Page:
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How/when do compilers do syntax checking?


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#1 Triad_prague   Members   -  Reputation: 140

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Posted 02 January 2012 - 09:29 PM

Hi, I've finished a small scripting language resembling a C-language. I named it clsl (stands for C-Like Scripting Language). I miss one critical implementation though .... and that's the syntax checker!!

So I'm asking you guys, since I really know nowhere else to look. How do compilers perform syntax checking? when do they do it? Do they:
-check syntax of all source files, then only proceeds to compile if there's no coding typo/typing error
or do they:
-compile the source, catch error along the way, and then decide whether to continue/stop the compilation.
Right now, this is what I'm using. The compiler compiles all source, and abort the process once it encounters any error (and also write the error to log file). Thing is, I think there are way too much error cases to catch, and thus this approach is kinda ugly and of course there are MANY times where my script compiler just crash and doesn't report anything (a non-reproducible bug/flaw). Do you have a suggestion of how to write a good syntax checker? thanks btw Posted Image
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#2 frob   Moderators   -  Reputation: 19006

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Posted 02 January 2012 - 10:35 PM

The second one. In compiler theory and textbooks all the phases are separate and distinct. In real life, the good compilers can do several things simultaneously. They spit out each one as soon as it is encountered so it won't crash without message. It is also a good practice to continue after an error to provide the programmer with information about as many issues as possible since the error message may stem from an issue at another location.
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#3 e‍dd   Members   -  Reputation: 2105

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Posted 03 January 2012 - 12:34 AM

Have a read of this and follow some of the more obvious links therein. Traditionally, by the time the AST is built, the syntax checking will have been done.

#4 jeroenb   Members   -  Reputation: 257

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Posted 03 January 2012 - 02:08 AM

When you parse your files for the statements you already should be doing some form of syntax checking, otherwise you might be processing an invalid file format.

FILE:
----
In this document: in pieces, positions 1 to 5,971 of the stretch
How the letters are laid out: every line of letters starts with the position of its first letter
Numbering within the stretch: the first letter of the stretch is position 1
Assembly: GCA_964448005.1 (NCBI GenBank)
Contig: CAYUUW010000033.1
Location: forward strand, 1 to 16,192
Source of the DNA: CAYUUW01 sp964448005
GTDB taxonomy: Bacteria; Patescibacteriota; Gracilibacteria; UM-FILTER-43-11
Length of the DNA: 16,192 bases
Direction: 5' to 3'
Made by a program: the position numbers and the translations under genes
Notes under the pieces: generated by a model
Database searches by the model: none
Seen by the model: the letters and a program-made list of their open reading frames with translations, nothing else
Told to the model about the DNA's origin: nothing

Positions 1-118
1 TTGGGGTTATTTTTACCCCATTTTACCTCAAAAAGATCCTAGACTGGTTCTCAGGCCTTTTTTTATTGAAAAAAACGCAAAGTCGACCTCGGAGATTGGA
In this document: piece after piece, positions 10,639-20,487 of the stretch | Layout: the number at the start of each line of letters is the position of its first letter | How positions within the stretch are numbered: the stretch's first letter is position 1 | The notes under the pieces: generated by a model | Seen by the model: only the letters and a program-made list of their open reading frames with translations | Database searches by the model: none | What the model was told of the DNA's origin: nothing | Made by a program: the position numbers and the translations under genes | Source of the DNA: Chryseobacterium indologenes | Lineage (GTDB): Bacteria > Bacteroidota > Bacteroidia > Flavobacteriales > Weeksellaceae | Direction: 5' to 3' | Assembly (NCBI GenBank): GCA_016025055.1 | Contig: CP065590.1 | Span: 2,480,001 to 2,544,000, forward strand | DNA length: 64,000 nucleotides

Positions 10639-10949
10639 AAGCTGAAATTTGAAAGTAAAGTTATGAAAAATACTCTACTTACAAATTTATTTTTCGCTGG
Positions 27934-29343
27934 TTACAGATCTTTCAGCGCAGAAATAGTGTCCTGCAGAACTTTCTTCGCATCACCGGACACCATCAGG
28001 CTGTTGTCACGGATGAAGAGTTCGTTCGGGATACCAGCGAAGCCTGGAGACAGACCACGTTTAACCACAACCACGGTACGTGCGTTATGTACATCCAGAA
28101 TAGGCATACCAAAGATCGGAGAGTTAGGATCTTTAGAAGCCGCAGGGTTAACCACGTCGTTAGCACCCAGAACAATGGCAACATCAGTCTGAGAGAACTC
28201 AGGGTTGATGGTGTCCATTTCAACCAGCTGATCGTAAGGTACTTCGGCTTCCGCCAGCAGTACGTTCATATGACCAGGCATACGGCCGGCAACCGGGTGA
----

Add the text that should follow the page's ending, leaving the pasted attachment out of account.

There are a lot of libraries that generate a lexer/parser for you which basicially do some form of grammar checking. Have a look at lex & yacc or antlr. For my latest script language I used Antlr and it's a very good library!

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#5 Triad_prague   Members   -  Reputation: 140

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Posted 03 January 2012 - 07:30 AM

+1 for the responses. You've shed some light here. I'll be back here for more questions later....Posted Image

EDIT : it seems that I'm on the right track. Just need to catch more error cases :)
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#6 Telastyn   Crossbones+   -  Reputation: 3724

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Posted 03 January 2012 - 05:01 PM

There are three steps in traditional compilers where these sort of things are caught. Most of them report all errors at one level together rather than stopping.

- Lexing step: First thing the compiler does is read in the characters and split them into logical bits. If your language prevents something odd like certain unicode characters, there will be an error here that prevents other steps.
- Parsing step: The second step is to take those logical bits and pull out the language syntax. If you require to have a classname between 'class' and the open bracket, that sort of thing will be detected here.
- Lexical Analysis: As you pull the syntax out into abstract structures, you can run into issues like methods with the same name, or constructor looking syntax that doesn't have the same name as the class it's in. All of these errors tend to be more ad-hoc and are the 'rules' of the language rather than the syntax itself.

For me, I have a error collection that is returned from each step. If it is populated, I don't proceed to the next step.




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